Matter and the Periodic Table Chemical Families and Periodic Trends

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1 Matter and the Periodic Table Purpose The purpose of this station is to reinforce students understanding of the organization and predictive power of the Periodic Table of the Elements and students ability to use it to explain the chemical properties of families of elements and periodic trends in element families and periods. Teacher Pages 1

2 STAAR Chemistry Assessments Matter and the Periodic Table Teacher Pages Correlations to the Texas Essential Knowledge and Skills NOTE Text with a line through it indicates this part of the TEKS is not being addressed in this activity. Some TEKS statements printed here end with a semicolon or the word and with nothing thereafter this indicates that further TEKS statements follow, but are not included here. (5) Science concepts. The student understands the historical development of the Periodic Table and can apply its predictive power. The student is expected to: (B) use the Periodic Table to identify and explain the properties of chemical families, including alkali metals, alkaline earth metals, halogens, noble gases, and transition metals; and (Readiness Standard) (C) use the Periodic Table to identify and explain periodic trends, including atomic and ionic radii, electronegativity, and ionization energy. (Readiness Standard) (2) Scientific processes. The student uses the scientific methods to solve investigative questions. The student is expected to: (H) organize, analyze, evaluate, make inferences, and predict trends from data; and (Incorporated Standard) Materials Metal baking sheet (1 per station) Magnetic tape roll (1 half-inch wide roll per station) STAAR Chemistry Reference Materials from the TEA website (see Advance Preparation) (1 per station) The following materials are included in the blackline masters for this station. Station Information Sheet (1 per station) Periodic Table of the Elements (1 per station) Periodic Table Cards (1 per station) Periodic Trend Arrows (1 per station) Periodic Table Labels (1 per station) Student Pages (1 set per student) Advance Preparation 1. Print one copy of all the blackline masters for this station using a color printer. Color is essential to the station activities. Make one copy of the Student Pages (including the glossary) for each student. 2. Prepare and laminate one set per station of the STAAR Chemistry Reference Materials from 2 Teacher Pages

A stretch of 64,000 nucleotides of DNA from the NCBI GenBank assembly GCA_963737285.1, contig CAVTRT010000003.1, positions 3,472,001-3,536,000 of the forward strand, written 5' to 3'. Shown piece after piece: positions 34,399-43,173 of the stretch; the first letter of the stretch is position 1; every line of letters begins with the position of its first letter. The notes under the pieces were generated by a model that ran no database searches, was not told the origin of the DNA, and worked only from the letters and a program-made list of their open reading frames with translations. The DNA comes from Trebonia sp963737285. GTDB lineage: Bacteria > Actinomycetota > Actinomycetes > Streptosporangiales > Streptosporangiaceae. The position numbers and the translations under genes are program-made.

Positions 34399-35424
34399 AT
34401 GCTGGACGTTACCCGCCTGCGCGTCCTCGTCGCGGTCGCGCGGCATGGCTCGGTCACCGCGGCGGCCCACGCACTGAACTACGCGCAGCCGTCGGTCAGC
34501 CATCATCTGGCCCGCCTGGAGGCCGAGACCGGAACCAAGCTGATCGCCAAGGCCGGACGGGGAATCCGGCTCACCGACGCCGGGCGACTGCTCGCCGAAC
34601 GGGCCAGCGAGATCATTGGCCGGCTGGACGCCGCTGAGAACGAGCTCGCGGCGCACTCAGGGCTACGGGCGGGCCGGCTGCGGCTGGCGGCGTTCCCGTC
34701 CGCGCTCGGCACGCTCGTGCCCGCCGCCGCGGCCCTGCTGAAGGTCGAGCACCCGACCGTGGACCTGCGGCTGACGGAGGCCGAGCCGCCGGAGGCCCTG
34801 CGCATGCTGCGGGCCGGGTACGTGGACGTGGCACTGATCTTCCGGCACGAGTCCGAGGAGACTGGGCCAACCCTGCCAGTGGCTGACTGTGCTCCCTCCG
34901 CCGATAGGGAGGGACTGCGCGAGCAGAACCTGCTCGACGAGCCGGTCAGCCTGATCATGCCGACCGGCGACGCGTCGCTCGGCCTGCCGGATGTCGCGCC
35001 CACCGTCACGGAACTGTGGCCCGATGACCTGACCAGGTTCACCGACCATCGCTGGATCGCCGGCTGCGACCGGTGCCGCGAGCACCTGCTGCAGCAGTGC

3 STAAR Chemistry Assessments 3. Laminate the Station Information Sheet and the Periodic Table of the Elements. 4. Laminate and cut apart the Periodic Table Cards, Periodic Trend Arrows, and Periodic Table Labels. Attach a short piece of magnetic tape to the back of the Periodic Table Cards and Periodic Trend Arrows. Place the Periodic Table Cards, Periodic Trend Arrows, and Periodic Table Labels in separate labeled envelopes. 5. Choose an appropriate question from the released chemistry end-of-course exam on the TEA assessment site, and make a question card for this station. Station Setup 1. Tape the Station Information Sheet to the station table. Students will use this to confirm the station is set up correctly. 2. Place the STAAR Chemistry Reference Materials, Periodic Table of the Elements, metal sheet, Periodic Table Cards, Periodic Trend Arrows, and Periodic Labels at the table. Procedures 1. Tell students to check the station setup against the Station Information Sheet when they arrive at the table. If anything is missing or out of place, they should notify you. 2. Pass out a copy of the Student Pages to each student. Instruct students to work through the procedures and answer the questions with their teammate(s). 3. As students work through the station activity, circulate around the room, checking their work and responding to questions. Guide to Student Responses Note The suggested student responses presented below in italics represent the best possible answers to the student questions; actual student responses may vary. Essential Question How can the Periodic Table of the Elements be used to predict periodic trends in chemical families and periods? Elements in the same group on the table have similar chemical properties. Elements in the same period on the table show trends in atomic and ionic radius, ionization energy, and electronegativity. Teacher Pages 3